I've had a chance to listen to a number of your songs now, and I'm curious as to how you've come to end up with them. Is there anyone in particular that handles the lyrics, for instance, or is it a collaborative effort. Are the lyrics the first thing to emerge, even?
Neill: For the most part lyrics emerge post music, whether it is fleshed out as a band or in a bedroom. Usually they are derived from scratch vocals over the instruments to form melodies, which I then reform in some sort of coherency once I come to terms with what is coming out my mouth and subsequently, what it means.
Either together as a band or simply in your individual lives, can you remember the first time you managed to come up with an original song? What did that feel like? To know that you'd created something that nobody else had?
Neill: Individually I think I was about 15, figuring out how to form riffs and combine them into something. Wound up with a very riff heavy piece called Disarray, completely vocal-less. First vocal song was a Tool-esque song by the name of "Letting It Go", which became an early Inverse Order live song.
Tom: I was 12 and it was called "Just Me". It was a mixture of "Sad but True" by Metallica and "It's On" by Korn. I imagine we'll play it in Inverse Order one day.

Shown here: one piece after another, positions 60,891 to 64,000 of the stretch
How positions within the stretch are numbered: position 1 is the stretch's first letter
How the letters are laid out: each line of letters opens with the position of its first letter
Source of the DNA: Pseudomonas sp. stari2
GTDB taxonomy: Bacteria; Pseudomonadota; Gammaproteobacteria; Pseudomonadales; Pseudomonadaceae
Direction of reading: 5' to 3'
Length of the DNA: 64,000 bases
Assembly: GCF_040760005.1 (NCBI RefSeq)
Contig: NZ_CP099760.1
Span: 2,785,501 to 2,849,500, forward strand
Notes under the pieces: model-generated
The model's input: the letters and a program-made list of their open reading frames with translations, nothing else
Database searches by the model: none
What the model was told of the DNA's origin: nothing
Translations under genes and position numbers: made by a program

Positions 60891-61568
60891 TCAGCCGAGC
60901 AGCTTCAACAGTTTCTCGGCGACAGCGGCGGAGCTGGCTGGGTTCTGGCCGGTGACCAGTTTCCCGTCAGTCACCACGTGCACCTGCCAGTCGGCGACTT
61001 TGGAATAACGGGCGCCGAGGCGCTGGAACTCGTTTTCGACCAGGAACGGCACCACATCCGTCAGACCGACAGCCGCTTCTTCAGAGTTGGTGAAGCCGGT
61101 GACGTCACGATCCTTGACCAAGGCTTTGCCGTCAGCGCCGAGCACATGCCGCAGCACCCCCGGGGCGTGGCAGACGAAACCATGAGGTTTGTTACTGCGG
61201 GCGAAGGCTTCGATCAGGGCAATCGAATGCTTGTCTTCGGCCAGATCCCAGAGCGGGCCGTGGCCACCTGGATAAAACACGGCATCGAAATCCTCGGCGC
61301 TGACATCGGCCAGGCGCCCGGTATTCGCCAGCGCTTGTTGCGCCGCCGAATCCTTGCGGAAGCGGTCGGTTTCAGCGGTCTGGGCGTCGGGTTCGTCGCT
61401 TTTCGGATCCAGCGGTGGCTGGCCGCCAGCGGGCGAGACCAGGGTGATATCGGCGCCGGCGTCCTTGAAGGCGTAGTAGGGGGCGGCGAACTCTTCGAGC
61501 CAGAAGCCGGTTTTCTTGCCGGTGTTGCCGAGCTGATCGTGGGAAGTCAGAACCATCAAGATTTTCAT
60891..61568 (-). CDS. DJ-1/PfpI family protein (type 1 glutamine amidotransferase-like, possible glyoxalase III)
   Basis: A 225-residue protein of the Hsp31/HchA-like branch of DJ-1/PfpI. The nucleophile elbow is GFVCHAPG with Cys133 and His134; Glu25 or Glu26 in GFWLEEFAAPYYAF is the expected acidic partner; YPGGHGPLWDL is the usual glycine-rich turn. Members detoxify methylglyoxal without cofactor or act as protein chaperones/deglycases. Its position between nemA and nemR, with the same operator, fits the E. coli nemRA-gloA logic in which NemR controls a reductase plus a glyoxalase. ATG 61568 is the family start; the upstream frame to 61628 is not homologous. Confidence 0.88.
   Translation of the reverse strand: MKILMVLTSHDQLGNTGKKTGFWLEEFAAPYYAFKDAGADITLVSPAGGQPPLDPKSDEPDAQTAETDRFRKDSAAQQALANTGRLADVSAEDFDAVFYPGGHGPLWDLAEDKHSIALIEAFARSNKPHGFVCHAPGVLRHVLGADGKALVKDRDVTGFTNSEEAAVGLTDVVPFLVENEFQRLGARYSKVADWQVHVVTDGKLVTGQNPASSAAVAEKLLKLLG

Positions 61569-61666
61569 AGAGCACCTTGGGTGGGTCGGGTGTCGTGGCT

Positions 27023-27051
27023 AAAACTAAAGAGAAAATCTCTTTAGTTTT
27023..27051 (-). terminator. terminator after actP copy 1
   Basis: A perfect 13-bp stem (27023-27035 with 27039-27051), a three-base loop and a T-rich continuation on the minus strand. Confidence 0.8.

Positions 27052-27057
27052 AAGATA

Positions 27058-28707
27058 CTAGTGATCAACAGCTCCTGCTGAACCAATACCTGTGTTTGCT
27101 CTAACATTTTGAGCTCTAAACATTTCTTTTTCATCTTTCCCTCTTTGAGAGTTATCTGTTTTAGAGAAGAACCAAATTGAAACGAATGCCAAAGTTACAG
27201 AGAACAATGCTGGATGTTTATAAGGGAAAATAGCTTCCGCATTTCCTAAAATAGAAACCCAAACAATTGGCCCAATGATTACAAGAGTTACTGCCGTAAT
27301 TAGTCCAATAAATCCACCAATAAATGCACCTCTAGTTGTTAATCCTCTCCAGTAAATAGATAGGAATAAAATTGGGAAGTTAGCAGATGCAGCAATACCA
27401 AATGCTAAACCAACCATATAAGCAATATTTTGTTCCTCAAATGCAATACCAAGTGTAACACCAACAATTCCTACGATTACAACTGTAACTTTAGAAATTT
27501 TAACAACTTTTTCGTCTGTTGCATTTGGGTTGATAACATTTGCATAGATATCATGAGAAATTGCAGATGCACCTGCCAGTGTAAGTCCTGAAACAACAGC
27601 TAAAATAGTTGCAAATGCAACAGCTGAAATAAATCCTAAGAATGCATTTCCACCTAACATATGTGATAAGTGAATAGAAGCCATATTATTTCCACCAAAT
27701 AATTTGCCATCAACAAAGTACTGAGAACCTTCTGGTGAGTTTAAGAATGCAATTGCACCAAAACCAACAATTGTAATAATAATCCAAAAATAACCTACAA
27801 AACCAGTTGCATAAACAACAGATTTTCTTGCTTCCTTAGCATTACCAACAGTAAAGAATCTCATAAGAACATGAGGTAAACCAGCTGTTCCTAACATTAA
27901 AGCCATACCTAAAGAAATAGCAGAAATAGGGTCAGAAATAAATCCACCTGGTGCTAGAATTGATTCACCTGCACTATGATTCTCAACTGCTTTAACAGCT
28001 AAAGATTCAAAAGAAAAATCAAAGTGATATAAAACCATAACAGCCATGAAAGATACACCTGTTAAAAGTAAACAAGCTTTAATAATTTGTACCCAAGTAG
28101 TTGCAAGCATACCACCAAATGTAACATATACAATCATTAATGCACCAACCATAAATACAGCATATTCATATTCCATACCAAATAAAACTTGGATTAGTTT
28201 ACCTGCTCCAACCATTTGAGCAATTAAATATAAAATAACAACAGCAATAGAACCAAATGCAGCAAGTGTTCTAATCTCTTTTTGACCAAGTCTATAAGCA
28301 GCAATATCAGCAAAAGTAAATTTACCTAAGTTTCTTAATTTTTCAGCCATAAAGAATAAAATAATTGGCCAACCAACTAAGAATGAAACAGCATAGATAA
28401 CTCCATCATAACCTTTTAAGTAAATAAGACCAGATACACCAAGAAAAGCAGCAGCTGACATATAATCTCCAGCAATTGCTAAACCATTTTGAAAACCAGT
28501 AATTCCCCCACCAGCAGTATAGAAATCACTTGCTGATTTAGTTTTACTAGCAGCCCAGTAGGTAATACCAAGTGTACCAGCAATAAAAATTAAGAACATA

What was the first song written by Inverse Order? Is it one that's currently up on your myspace page (or perhaps waiting to be featured on an upcoming album/ep) or is it something that's been left back in the band's past?
Neill: All the very first songs we played were bought into the fold by me as four track bedroom demos. I think the first one we got together properly was a piece called “Fun Free”, which we haven't played live since about 2004.
Speaking of firsts, I'm curious as to the first song that everyone played? Was it an original? Was it a cover?
Neill: Originally (2003) I think it may have been My Own Summer (Deftones)? With James I have no idea. With Tristan I also have no idea but possibly some Incubus song because he seemed to know a few.
James: For me it was probably “Mary had a little lamb” on the trumpet. I bought a trumpet to join the school orchestra, and by the time we got home I’d figured it out.
On the bass it was the song by the Propellorheads in The Matrix – you know the scene where Neo and Trinity walk into the lobby of the building with about a million guns and blow the place to bits. That song.
Tristan: at the very first practice I ever went to, I believe I learnt three inverse order songs for the occasion, but I have vague memories of us thrashing out Incubus, Foo Fighters and probably Deftones. But personally, the first song I EVER learnt to play on drums was Coolio's “Gangstas Paradise”. Drum teacher's pick. Pretty much rock beat 101.